Publications by authors named "Eric Blomme"

61 Publications

Chemical Toxicology and Medicinal Chemistry: A Special Issue Promoting Scientific Advances for Safer Medicines, Part 1.

Chem Res Toxicol 2020 01;33(1)

Department of Health Sciences and Technology ETH Zurich , 8092 Zurich , Switzerland.

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http://dx.doi.org/10.1021/acs.chemrestox.9b00496DOI Listing
January 2020

Managing the challenge of drug-induced liver injury: a roadmap for the development and deployment of preclinical predictive models.

Nat Rev Drug Discov 2020 02 20;19(2):131-148. Epub 2019 Nov 20.

Department of Molecular and Clinical Pharmacology, MRC Centre for Drug Safety Science, University of Liverpool, Liverpool, UK.

Drug-induced liver injury (DILI) is a patient-specific, temporal, multifactorial pathophysiological process that cannot yet be recapitulated in a single in vitro model. Current preclinical testing regimes for the detection of human DILI thus remain inadequate. A systematic and concerted research effort is required to address the deficiencies in current models and to present a defined approach towards the development of new or adapted model systems for DILI prediction. This Perspective defines the current status of available models and the mechanistic understanding of DILI, and proposes our vision of a roadmap for the development of predictive preclinical models of human DILI.
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http://dx.doi.org/10.1038/s41573-019-0048-xDOI Listing
February 2020

Drug Metabolism and Toxicology Special Issue Call for Papers.

Chem Res Toxicol 2019 06;32(6):943

Department of Health Sciences and Technology , Eidgenossische Technische Hochschule (ETH) Zurich , 8092 Zurich , Switzerland.

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http://dx.doi.org/10.1021/acs.chemrestox.9b00138DOI Listing
June 2019

Comparison of RNA-Seq and Microarray Gene Expression Platforms for the Toxicogenomic Evaluation of Liver From Short-Term Rat Toxicity Studies.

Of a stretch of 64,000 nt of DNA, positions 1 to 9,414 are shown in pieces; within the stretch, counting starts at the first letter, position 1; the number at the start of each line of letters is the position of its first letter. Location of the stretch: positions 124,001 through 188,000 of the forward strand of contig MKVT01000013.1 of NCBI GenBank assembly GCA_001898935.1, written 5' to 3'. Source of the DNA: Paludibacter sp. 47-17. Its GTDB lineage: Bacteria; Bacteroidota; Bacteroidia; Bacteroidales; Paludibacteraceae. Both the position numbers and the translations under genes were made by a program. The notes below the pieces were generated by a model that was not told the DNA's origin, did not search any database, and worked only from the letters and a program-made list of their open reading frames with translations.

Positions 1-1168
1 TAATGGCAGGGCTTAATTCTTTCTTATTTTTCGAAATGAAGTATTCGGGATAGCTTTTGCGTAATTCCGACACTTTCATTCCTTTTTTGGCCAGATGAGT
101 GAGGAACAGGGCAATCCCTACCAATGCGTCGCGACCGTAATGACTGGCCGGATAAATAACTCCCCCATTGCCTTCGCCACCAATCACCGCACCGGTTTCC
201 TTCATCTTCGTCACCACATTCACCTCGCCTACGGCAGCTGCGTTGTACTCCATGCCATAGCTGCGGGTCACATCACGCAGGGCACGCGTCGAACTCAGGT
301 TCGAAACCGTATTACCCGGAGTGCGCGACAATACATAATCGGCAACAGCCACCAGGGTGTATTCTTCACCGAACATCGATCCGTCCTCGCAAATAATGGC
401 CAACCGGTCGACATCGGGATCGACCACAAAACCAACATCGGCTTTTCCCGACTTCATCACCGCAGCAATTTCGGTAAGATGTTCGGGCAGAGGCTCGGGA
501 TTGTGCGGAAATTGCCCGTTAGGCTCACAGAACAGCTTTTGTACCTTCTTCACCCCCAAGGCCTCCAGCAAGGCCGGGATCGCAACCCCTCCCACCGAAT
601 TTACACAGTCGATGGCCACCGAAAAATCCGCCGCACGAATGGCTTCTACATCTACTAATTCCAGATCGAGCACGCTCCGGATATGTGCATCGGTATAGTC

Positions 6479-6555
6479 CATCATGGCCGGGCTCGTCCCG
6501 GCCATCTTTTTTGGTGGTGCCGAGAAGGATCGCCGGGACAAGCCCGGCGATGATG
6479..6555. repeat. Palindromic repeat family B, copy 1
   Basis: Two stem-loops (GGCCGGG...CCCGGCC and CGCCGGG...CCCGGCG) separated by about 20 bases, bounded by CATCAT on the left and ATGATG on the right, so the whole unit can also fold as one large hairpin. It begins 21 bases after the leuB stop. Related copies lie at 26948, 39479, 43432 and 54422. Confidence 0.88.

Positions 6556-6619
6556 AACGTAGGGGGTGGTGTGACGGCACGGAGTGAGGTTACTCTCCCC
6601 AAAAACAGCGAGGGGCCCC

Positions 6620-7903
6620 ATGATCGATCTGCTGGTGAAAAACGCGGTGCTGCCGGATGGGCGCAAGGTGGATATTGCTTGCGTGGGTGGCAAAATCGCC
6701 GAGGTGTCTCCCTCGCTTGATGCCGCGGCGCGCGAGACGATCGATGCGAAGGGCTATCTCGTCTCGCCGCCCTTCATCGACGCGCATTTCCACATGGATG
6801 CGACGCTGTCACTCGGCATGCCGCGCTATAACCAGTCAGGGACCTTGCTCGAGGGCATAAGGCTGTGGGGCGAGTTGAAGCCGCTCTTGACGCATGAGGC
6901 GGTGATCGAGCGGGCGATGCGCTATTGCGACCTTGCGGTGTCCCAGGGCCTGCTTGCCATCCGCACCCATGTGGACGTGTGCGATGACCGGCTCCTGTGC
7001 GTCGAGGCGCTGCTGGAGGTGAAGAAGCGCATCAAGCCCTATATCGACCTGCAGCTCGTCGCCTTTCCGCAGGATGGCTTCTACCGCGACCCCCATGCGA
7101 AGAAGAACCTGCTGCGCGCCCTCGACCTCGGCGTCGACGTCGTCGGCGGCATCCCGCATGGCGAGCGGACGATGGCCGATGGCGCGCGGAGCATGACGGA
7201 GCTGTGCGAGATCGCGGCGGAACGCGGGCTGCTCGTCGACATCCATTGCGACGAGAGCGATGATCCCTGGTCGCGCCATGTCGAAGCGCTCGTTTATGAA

Front Genet 2018 22;9:636. Epub 2019 Jan 22.

Investigative Toxicology and Pathology, Global Preclinical Safety, AbbVie, North Chicago, IL, United States.

Gene expression profiling is a useful tool to predict and interrogate mechanisms of toxicity. RNA-Seq technology has emerged as an attractive alternative to traditional microarray platforms for conducting transcriptional profiling. The objective of this work was to compare both transcriptomic platforms to determine whether RNA-Seq offered significant advantages over microarrays for toxicogenomic studies. RNA samples from the livers of rats treated for 5 days with five tool hepatotoxicants (α-naphthylisothiocyanate/ANIT, carbon tetrachloride/CCl, methylenedianiline/MDA, acetaminophen/APAP, and diclofenac/DCLF) were analyzed with both gene expression platforms (RNA-Seq and microarray). Data were compared to determine any potential added scientific (i.e., better biological or toxicological insight) value offered by RNA-Seq compared to microarrays. RNA-Seq identified more differentially expressed protein-coding genes and provided a wider quantitative range of expression level changes when compared to microarrays. Both platforms identified a larger number of differentially expressed genes (DEGs) in livers of rats treated with ANIT, MDA, and CCl compared to APAP and DCLF, in agreement with the severity of histopathological findings. Approximately 78% of DEGs identified with microarrays overlapped with RNA-Seq data, with a Spearman's correlation of 0.7 to 0.83. Consistent with the mechanisms of toxicity of ANIT, APAP, MDA and CCl, both platforms identified dysregulation of liver relevant pathways such as Nrf2, cholesterol biosynthesis, eiF2, hepatic cholestasis, glutathione and LPS/IL-1 mediated RXR inhibition. RNA-Seq data showed additional DEGs that not only significantly enriched these pathways, but also suggested modulation of additional liver relevant pathways. In addition, RNA-Seq enabled the identification of non-coding DEGs that offer a potential for improved mechanistic clarity. Overall, these results indicate that RNA-Seq is an acceptable alternative platform to microarrays for rat toxicogenomic studies with several advantages. Because of its wider dynamic range as well as its ability to identify a larger number of DEGs, RNA-Seq may generate more insight into mechanisms of toxicity. However, more extensive reference data will be necessary to fully leverage these additional RNA-Seq data, especially for non-coding sequences.